Islamabad - As the sound of fireworks ring through the air, one should also look to the less-extravagant displays of Independence Day celebrations and revel in the smaller joys. The simple ritual of pinning a green and white badge to one’s clothes or backpack, or stopping at a flag stand can feel extraordinary.

Similarly, the ordinary act of adorning the hood of one’s car in national colours or attaching a flag to the back of one’s motorbike can feel thrilling.

As a nation, we have come a long way in the last 70 years. It is not easy to ascertain whether this tumultuous journey has been for better or for worse. But we must remember that although things look bleak at times, it is on days like this that we must stand together, reminisce what deserves remembrance and commemorate the astounding acts of sacrifice by our leaders.

Our elders, who are an eyewitness to the struggle for independence, are somber and often disappointed by the way things are going politically, socially, and economically.

The millennials, on the other hand, are often nonchalant, and have little regard for patriotism.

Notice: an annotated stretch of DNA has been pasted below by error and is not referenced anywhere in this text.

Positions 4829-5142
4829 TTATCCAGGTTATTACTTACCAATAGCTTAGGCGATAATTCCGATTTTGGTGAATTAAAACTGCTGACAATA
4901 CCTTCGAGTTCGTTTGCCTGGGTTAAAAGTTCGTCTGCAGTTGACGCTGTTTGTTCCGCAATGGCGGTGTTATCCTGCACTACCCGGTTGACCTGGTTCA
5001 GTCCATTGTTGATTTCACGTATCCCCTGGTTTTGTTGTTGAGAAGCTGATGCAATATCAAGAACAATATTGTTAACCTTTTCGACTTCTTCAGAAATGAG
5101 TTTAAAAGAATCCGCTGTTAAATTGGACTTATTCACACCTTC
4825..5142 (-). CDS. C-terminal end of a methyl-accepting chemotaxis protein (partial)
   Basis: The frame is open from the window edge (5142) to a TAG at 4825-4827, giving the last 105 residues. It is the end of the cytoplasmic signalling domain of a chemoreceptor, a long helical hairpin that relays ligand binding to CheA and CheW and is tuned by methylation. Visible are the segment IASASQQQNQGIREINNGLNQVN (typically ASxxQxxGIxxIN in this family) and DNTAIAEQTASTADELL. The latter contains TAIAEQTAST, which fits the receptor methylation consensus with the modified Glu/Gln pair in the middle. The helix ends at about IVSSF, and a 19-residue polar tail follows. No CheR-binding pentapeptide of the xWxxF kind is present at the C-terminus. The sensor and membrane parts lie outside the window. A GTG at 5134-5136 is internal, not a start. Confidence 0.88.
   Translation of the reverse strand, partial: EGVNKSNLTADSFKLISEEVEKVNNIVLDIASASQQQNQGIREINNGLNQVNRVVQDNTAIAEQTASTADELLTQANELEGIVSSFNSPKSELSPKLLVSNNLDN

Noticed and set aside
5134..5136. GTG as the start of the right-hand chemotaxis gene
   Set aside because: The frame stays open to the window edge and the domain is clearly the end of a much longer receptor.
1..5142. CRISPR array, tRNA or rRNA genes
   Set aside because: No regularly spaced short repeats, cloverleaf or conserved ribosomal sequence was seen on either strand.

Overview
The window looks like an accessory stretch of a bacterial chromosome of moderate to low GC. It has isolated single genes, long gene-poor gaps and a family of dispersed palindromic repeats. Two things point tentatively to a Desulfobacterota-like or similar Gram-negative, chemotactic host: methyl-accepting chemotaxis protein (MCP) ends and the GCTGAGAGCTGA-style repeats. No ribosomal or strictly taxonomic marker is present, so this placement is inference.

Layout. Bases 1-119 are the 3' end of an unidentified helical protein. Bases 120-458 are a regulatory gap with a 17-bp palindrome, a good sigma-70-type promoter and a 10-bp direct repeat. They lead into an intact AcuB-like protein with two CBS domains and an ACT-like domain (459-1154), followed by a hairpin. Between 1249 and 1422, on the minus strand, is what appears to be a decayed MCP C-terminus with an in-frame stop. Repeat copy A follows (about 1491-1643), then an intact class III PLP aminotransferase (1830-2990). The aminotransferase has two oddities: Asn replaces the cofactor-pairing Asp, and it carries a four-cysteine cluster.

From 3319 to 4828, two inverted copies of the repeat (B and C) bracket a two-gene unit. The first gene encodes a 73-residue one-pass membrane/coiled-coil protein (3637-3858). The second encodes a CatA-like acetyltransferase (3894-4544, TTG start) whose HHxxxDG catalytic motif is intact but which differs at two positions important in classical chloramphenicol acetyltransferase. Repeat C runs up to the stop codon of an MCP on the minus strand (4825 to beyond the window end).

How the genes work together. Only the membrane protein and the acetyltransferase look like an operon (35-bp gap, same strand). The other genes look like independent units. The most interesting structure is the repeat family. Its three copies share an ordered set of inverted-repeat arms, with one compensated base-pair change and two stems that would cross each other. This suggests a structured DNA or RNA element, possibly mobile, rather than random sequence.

The parents are tired of hoping for some sort of stability. Strolling through the city, it is truly heartening to see children dragging their parents to flag stands, buying trumpets or streamers for their own 14th August celebrations at home.

As the big day draws near, preparations seem to be in full swing.

“Although last year we had record sales, they are going good this year too. The political situation is one reason for a lesser number of people in the bazaars. However, most customers prefer to visit in the evening when the weather is better, ” Mohammad Tanveer, a salesman at a flag stand, said to The Nation.

They sell an assortment of Independence Day accessories including flags, badges, masks, wristbands, and trumpets. Tinted glasses, shirts streamers, wigs are also part of the merchandise being sold on these stalls. Primary schoolers ride their bicycles to these stands in search for sparklers, all up to mischief. The salesman turns them away and they trot off, continuing their search elsewhere.

Tanveer further said, “The flags that we sell are mostly manufactured in China, with a very few of them made locally. Originally, I work in the flower business and provide a variety of services at different marquees. During these months, when the business is not so good, we take up odd jobs like this one. It requires us to take several permissions from the Police Department and the CDA [Capital Development Authority] and then we set up shop here, every year on August 1st.”

This salesman points to a police car which he placed a flag on, two days ago. The sight of the car parked on the side of the road, with flag-adorned trees at the back, makes for a scenic view.